Photo by Flickr user Mo Riza.

Photo by Flickr user Mo Riza.


Last week, Indonesia at Melbourne celebrated its first birthday. We almost let it pass by unacknowledged but we had second thoughts and decided that we would take the opportunity to quickly look back at our first year online.


Perhaps appropriately, this also happens to be our 100th post. Our first 100 pieces were written by more than 60 different authors, more than half of them Indonesian. Indonesian experts also featured strongly in Talking Indonesia podcasts. More than 70 per cent of the 24 podcasts we posted in our first year featured Indonesian guests.


Obviously this wouldn’t mean much if we didn’t have any readers (or listeners). We would like to thank you all for your support, for your comments, and for sharing our articles. Our readership has grown steadily over the year and is continuing to climb. We’re especially pleased that 44 per cent of our audience is now located in Indonesia, followed by Australia, the United States, Singapore and the Netherlands.


Just in case you missed them the first time around, these were the 10 most viewed posts in our first year:


  1. Don’t care how, I want it now! Who are kelas menengah ngehe – the awful middle class?
    Just scraping into the first year, Salut Muhidin’s piece on kelas menengah ngehe clearly struck a chord with readers. With many more Indonesians likely to enter the middle class over the next few years, Salut warns that the sometimes selfish behaviour of the middle class may soon become a lot more common.
  1. Bima Arya and Hizbut Tahrir’s grand plan
    Bogor Mayor Bima Arya Sugiarto did further damage to his already battered reputation when he inaugurated the new office of Hizbut Tahrir Indonesia (HTI) in February. PhD candidate Burhanuddin Muhtadi wrote that courting leaders like Bima Arya is part of the Islamist organisation’s broader strategy to gain influence in Indonesia.
  1. What is Bogor Mayor Bima Arya playing at?
    Readers were obviously concerned about Bima Arya’s conservative turn. Just a few months earlier, we featured another viral piece about the Bogor mayor. Lies Marcoes wrote that having failed to improve public service delivery, Bima Arya was cosying up to hard-line groups to boost his sagging popularity.
  1. LGBT Indonesians on campus: too hot to handle
    Hendri Yulius wrote several popular posts on gender and sexuality issues during our first year. Here he discussed the proposal of the minister of higher education, research and technology to ban lesbian, gay, bisexual and transgender (LGBT) Indonesians from university campuses, which kicked off a three-month campaign of hate against sexual minorities.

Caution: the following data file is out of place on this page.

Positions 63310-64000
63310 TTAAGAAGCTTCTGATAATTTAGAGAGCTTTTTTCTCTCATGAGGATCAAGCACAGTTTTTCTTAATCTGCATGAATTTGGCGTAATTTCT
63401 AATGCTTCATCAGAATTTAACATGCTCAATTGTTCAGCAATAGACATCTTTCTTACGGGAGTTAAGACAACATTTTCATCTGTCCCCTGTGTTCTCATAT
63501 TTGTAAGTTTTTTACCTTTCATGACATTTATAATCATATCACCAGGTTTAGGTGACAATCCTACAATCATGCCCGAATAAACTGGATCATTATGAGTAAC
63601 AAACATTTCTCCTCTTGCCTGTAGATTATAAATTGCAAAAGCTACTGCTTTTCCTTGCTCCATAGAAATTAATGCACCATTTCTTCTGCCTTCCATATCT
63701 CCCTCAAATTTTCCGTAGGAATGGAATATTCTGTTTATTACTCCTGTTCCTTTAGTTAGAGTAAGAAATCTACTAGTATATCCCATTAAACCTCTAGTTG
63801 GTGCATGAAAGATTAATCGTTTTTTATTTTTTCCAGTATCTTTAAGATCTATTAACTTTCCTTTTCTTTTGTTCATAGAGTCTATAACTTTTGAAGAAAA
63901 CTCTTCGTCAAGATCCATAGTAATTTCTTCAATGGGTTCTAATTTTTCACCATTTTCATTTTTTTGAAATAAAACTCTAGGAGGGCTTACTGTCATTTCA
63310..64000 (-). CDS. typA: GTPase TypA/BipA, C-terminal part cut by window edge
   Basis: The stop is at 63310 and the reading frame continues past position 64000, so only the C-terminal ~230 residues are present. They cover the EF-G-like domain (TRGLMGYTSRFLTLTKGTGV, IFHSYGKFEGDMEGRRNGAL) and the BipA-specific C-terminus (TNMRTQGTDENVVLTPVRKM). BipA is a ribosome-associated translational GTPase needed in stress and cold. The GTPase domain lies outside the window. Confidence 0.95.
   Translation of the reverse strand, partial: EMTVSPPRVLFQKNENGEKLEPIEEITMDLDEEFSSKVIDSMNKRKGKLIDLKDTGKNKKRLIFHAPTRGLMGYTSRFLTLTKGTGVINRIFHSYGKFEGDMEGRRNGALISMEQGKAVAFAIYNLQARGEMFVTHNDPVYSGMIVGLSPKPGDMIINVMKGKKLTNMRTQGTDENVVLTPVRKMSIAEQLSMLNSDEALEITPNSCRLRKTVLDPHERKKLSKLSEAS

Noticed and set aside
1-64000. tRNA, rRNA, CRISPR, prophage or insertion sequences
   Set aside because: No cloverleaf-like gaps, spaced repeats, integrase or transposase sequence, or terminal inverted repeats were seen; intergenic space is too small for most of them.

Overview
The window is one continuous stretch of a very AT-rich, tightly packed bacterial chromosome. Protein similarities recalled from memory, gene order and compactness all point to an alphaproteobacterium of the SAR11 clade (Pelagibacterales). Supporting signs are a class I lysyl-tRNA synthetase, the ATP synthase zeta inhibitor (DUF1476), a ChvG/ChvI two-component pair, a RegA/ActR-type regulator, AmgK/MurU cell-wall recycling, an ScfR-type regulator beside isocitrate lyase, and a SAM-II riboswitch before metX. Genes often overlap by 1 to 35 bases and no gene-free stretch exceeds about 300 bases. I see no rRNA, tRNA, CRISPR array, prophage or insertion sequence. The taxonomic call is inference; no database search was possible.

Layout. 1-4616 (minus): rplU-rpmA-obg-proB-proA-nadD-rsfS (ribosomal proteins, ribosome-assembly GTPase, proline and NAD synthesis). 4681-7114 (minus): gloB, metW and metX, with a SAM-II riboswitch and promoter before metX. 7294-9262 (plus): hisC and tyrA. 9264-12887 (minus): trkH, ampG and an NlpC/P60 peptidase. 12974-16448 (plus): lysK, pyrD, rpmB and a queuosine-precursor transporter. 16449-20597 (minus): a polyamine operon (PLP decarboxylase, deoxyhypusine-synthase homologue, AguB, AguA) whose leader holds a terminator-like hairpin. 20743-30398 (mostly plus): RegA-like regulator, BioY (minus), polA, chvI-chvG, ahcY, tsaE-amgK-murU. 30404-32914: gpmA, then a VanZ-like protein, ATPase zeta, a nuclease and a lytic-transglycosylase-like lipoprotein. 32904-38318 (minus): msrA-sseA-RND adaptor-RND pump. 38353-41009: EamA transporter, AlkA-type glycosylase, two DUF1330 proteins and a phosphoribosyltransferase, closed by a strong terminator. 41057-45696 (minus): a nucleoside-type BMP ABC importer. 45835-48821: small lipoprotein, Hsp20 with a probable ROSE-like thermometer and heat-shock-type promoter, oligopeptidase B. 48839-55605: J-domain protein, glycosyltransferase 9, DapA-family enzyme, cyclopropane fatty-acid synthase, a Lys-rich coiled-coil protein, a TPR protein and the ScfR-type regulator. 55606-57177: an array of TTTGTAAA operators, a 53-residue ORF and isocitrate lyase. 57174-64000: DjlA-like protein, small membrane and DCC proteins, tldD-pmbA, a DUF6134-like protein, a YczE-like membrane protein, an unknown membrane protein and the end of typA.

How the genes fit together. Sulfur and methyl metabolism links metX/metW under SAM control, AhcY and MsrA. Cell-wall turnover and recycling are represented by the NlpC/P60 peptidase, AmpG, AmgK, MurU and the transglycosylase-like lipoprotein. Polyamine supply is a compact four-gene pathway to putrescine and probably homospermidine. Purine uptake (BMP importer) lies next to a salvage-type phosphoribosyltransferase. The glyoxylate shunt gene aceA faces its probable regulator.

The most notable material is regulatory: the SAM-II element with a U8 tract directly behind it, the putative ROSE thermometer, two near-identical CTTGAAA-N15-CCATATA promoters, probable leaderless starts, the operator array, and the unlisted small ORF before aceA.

1. Ahok: loved and hated governor of Jakarta
    With the 2017 Jakarta governor’s election fast approaching, incumbent Governor Basuki Tjahaja Purnama has rarely been out of the media. Helen Pausacker’s profile of the man universally known as Ahok has gradually built up a large number of views, many months after it was first posted.
  1. Why do Indonesian women join radical groups?
    This piece from Lies Marcoes looked at the motivations of some Indonesian women for joining radical groups. They are not simply victims of stronger or more charismatic men, Lies wrote, rather they believe in the idea of the caliphate as the answer to social injustice, and that involvement in jihad will lead to them being accepted as equal to men in their communities.
  1. Q&A: Dede Oetomo on the LGBT panic
    Nearly two months into the national freak-out over the rights of LGBT Indonesians, we spoke to veteran gay activist Dede Oetomo. With his extensive knowledge and experience, Dede was able to offer new insights into an issue that had already been discussed at great length.
  1. Jokowi’s risky anti-foreign rhetoric
    Throughout 2015, President Joko Widodo and a number of senior officials made statements about foreign powers attempting to meddle in Indonesian affairs. Robertus Robet examined the growing use of anti-foreign rhetoric, and what it might mean for the ethnic Chinese minority.
  1. Regulating the bedroom: sex in Aceh’s criminal code
    Hendri Yulius combed over Aceh’s new criminal code, the Qanun Jinayat, which the government began enforcing in October 2015. Hendri noted that although the new code seems preoccupied with issues of sex, the legal basis for criminalising sexuality is weak.
  1. Indonesian cinema soars, no thanks to the government
    Late in 2015, Gaston Soehadi looked back at what was a highly successful year for Indonesian films on the world stage, with more than a dozen films being screened at international festivals.


The top five podcasts, meanwhile, were:

  1. Dr Matthew Wai-Poi on inequality

2. Solahudin on the 2016 Jakarta terror attack

3. Wawan Mas’udi on Jokowi as a leader

4. Dr Antje Missbach on the Rohingya asylum seekers

5. Eve Warburton on resource nationalism


Thanks again for your loyal readership. We’ve found the process of producing Indonesia at Melbourne incredibly rewarding, we hope you have enjoyed reading the site. If you have any feedback on what we could be doing better, we’d love to hear from you.


Finally, to those who are celebrating tomorrow, have a blessed Eid!


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